The American Red Cross has guidelines as to who can donate blood and when. But actually, there are questions you should be asking yourself to find out if you even should for your own health. So can you donate blood if you have herpes? Read on to find out.
Herpes Symptoms, Causes and Transmission
Herpes is a viral infection caused by the herpes simplex virus. The disease usually manifests as sores, the site of infection varying depending on the strain of herpes simplex. HSV 1 causes cold sores or fever blisters around the lips and near the mouth. HSV 1 can cause genital herpes as well, but sores found below the waist, around the genital or rectal area, are often caused by herpes type 2, or HSV 2.
The virus attacks in cycles, having periods of active infection, from around two to 21 days, followed by a dormancy phase. Infected patients commonly experience several bouts of sores over the course of treatment. It is also important to note that the virus can still be transferred even if there is no visible outbreak of blisters.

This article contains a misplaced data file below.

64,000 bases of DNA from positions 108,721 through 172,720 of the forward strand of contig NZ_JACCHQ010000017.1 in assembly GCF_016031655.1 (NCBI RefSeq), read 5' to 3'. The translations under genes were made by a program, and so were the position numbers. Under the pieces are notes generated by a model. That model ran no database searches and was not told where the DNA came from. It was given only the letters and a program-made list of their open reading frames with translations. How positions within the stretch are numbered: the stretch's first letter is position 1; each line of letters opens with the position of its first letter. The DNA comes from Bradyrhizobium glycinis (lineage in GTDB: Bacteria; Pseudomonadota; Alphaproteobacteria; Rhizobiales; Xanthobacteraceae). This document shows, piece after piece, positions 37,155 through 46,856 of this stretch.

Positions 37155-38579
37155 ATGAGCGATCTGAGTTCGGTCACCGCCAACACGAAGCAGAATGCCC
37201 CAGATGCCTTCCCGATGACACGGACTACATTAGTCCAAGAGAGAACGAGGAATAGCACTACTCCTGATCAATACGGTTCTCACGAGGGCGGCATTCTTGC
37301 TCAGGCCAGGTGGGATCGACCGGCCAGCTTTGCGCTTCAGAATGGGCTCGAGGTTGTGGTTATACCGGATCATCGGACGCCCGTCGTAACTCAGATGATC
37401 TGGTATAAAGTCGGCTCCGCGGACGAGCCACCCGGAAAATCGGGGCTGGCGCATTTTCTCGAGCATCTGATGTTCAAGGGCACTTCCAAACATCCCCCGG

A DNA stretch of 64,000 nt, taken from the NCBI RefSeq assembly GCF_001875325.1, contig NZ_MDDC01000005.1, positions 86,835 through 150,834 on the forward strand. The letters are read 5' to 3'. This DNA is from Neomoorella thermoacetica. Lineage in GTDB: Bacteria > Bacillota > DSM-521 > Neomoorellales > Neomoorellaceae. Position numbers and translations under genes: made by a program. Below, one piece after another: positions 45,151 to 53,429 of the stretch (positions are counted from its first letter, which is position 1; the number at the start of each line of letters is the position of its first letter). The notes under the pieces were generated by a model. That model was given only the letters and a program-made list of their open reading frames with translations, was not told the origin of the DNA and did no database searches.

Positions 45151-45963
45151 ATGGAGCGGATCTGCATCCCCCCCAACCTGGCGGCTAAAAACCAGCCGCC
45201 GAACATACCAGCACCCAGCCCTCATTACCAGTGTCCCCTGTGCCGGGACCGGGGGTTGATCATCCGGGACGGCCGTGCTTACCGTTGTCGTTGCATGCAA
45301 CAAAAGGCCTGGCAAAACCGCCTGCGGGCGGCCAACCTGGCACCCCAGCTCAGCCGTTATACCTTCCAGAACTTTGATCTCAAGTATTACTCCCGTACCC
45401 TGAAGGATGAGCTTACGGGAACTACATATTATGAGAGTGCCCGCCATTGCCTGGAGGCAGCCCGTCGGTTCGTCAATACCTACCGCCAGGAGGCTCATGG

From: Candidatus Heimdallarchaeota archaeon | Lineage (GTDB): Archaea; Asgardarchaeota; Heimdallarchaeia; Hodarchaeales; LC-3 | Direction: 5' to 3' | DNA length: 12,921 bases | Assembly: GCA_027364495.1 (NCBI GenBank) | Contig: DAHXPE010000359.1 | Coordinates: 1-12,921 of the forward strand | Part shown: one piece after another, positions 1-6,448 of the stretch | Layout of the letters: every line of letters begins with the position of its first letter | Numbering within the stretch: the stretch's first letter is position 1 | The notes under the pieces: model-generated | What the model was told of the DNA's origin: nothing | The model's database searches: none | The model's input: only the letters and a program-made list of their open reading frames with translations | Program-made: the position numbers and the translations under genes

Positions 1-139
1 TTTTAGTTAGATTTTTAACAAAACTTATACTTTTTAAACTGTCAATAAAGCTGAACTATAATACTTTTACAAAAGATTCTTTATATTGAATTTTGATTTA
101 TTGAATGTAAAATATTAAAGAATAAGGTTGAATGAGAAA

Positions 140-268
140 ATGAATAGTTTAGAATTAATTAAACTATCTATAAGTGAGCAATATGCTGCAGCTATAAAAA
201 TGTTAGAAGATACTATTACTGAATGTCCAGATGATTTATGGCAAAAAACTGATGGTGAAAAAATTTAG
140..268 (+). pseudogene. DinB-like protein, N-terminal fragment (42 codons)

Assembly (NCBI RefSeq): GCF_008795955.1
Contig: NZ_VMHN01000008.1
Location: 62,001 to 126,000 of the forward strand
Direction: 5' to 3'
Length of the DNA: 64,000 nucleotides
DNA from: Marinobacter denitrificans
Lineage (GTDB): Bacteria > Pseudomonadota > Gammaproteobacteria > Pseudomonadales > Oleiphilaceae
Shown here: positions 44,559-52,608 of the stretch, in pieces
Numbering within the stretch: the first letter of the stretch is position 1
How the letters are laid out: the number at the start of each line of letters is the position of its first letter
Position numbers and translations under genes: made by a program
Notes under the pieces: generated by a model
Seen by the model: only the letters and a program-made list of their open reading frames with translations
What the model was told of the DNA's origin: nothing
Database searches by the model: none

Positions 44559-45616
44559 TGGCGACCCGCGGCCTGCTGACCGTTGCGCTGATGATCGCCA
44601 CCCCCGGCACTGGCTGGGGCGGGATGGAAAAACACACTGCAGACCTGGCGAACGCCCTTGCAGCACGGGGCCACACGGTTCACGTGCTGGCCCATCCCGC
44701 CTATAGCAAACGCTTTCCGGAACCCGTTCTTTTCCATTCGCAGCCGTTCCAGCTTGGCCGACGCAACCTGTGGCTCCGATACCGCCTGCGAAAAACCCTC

The most common mode of transmission for both types of herpes is through direct contact: oral and vaginal secretions, sexual intercourse, sharing the same eating utensils or toothbrushes, kissing, and other similar activities.
Can you donate blood if you have herpes?
Although the disease is contagious, persons infected with herpes, according to the American Red Cross donor eligibility guidelines, are allowed to donate blood, unless they have other restrictive infections like HIV or hepatitis. However, people experiencing a primary outbreak (the first outbreak) of herpes are discouraged from donating, and are asked to wait for about a month. This is because the first time herpes manifests is usually the strongest. There is also a probability during this period that the virus could enter the bloodstream.
But, should you donate blood if you have herpes?
If you are feeling especially ill, either because of herpes symptoms or another disease, it is advised to defer donating blood at a later time. The stress on your body brought about by blood donation can trigger a herpes attack because of your weakened immune system. While this does not affect the quality of blood you donate, it can be taxing on your body to fight off the disease in an enfeebled state.
Again, herpes simplex is transmitted through direct physical contact, and not through blood transfer. For recurring outbreaks, it is recommended to wait until the sores have dried up and healed, but you can still donate blood, as long as you are feeling healthy and meet all other eligibility requirements. When the virus is in its dormant phase, the answer to “can you give blood if you have herpes?” is yes, you absolutely can.